A Certificate Authority (CA) is an entity that issues, distributes, and in case of compromises, revokes digital certificates.
CAs are entrusted to make online interactions more secure, prevent identity theft, and make users more trustful of the organizations they deal with online.
If you are currently considering reaching out to a Certificate Authority to obtain one or more digital certificates, you need to make sure that you (and your customers) can actually trust this organisation.
According to W3techs, 96.3% of digital certificates are issued by just 9 public Certificate Authorities. So imagine a prospect visiting your website, only to find out that you are partnering with a CA that no one has heard of. They will likely be sceptical about doing business with you. . So imagine a prospect visiting your website, only to find out that you are partnering with a CA that no one has heard of. They will likely be sceptical about doing business with you.
In other words, one poor decision can lead to severe consequences for your organisation, including loss of client trust, and reputational damage.
This guide aims to help you make a more informed decision when picking a Certificate Authority to work with.
The Critical Role of a Certificate Authority
The primary role of a Certificate Authority is to issue digital certificates to ensure and maintain data security. These certificates establish trust in various internet communications between users and businesses. These certificates are now so important that 95% of all traffic across the Google Search Engine is encrypted using a digital certificate.
They’re also vital for identity authentication. Think about it: on the internet, virtually anyone can claim to be whoever they want. If you have a website, there is nothing that can stop a malicious user from creating another website that claims to be you with a slightly different domain.
Without authentication, customers and clients cannot trust your website. The same goes for other communications like emails.
When someone visits your website, the browser validates your digital certificate. And once a secure, encrypted connection is established, your prospect can browse your website without worrying about security.
Further, encrypting the communication channel ensures that no malicious parties can intercept that communication and compromise your data. This type of attack is known as “Man in the Middle” (MITM) attack.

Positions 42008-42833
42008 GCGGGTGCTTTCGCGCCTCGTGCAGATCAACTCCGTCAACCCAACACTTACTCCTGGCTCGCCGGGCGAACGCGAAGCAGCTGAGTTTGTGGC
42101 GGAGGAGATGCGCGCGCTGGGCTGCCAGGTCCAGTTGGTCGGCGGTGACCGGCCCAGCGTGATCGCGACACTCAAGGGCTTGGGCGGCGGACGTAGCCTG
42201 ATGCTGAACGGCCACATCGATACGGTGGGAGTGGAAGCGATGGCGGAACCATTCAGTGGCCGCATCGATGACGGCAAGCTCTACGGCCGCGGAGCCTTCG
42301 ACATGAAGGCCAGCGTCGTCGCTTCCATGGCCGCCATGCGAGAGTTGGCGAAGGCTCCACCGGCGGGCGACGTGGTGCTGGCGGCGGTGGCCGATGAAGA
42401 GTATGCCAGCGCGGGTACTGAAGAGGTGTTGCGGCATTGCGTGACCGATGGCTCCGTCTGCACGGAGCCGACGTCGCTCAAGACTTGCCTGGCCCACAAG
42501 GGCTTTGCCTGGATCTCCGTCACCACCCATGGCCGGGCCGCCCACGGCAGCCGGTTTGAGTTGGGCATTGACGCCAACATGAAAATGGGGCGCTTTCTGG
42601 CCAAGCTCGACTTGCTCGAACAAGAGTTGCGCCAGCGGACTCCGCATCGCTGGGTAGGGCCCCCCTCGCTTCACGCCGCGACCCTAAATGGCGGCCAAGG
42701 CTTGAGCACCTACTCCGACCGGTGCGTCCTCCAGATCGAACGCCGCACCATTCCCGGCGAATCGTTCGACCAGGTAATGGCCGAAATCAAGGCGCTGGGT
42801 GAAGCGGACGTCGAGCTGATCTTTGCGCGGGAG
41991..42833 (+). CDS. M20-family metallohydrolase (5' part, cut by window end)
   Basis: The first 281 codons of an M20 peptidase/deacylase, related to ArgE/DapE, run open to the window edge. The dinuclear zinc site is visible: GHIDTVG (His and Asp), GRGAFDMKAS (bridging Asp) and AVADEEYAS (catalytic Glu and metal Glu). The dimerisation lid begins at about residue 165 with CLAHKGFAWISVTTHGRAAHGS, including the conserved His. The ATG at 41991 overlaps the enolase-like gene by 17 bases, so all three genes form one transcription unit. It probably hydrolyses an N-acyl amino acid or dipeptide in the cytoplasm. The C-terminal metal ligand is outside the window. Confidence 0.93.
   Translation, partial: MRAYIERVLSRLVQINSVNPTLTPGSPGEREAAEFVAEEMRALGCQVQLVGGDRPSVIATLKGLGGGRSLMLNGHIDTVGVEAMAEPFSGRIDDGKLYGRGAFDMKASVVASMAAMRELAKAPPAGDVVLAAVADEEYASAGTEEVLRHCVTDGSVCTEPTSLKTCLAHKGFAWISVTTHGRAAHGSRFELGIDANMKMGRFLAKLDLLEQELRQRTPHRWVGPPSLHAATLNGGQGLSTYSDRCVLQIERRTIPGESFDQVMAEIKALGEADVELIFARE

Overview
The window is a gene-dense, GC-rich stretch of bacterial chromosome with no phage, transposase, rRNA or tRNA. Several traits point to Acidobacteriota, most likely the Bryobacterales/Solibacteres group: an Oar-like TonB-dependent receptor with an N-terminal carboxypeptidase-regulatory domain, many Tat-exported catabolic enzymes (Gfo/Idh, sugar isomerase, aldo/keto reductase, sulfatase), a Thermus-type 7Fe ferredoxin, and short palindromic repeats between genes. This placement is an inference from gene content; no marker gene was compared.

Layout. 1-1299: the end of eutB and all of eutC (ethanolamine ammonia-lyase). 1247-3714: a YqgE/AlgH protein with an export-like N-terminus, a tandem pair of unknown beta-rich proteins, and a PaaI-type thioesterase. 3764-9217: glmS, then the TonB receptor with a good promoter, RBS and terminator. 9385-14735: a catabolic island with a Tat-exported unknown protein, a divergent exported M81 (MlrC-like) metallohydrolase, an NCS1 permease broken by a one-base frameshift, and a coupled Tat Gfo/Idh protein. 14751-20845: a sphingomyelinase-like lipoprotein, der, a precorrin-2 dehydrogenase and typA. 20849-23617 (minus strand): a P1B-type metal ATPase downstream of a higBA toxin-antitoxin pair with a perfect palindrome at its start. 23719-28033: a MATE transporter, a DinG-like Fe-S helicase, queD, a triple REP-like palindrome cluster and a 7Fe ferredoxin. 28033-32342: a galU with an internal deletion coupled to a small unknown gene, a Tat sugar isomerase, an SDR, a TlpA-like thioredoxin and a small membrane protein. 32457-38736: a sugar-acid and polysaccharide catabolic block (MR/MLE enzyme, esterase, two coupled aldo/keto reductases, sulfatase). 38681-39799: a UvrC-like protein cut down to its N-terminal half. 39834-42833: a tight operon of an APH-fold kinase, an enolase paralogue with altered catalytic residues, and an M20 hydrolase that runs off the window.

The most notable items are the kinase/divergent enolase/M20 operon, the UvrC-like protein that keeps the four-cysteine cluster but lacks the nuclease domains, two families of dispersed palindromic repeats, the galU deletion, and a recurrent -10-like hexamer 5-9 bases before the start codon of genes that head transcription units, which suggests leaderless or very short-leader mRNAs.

Certificate Authorities are also responsible for maintaining revocation lists of compromised certificates that cannot be trusted.
The 5 Must-Ask Questions
When you approach a Certificate Authority, it’s essential that they can answer the following key questions:
Question 1: What types of certificates do you offer?
Before partnering with a CA, it’s essential that you know the range of certificates it offers depending on your business requirements.
It is worth noting that there are two general types of certificates: root certificates and intermediate certificates. A root certificate is issued by a Certificate Authority for authentication purposes. When we talk about establishing online trust, root certificates are the primary target here.
An intermediate certificate, on the other hand, is cross-signed by the Certificate Authority and the end user. It acts as a verification device that communicates the root certificate's credibility with the browser.
A CA may offer some or all of the following types of certificates:
SSL/TLS certificates enable a secure connection between a user’s browser and your servers. The connection is encrypted, which prevents the user’s browser from giving the user security warnings like “your connection is not private”.
With an SSL certificate, you can make sure that once a user lands on your website, they will not make a U-turn because of a security warning.
Code Signing Certificates
Code signing certificates are used to sign development codes to ensure that they do not contain malware or any other security risks.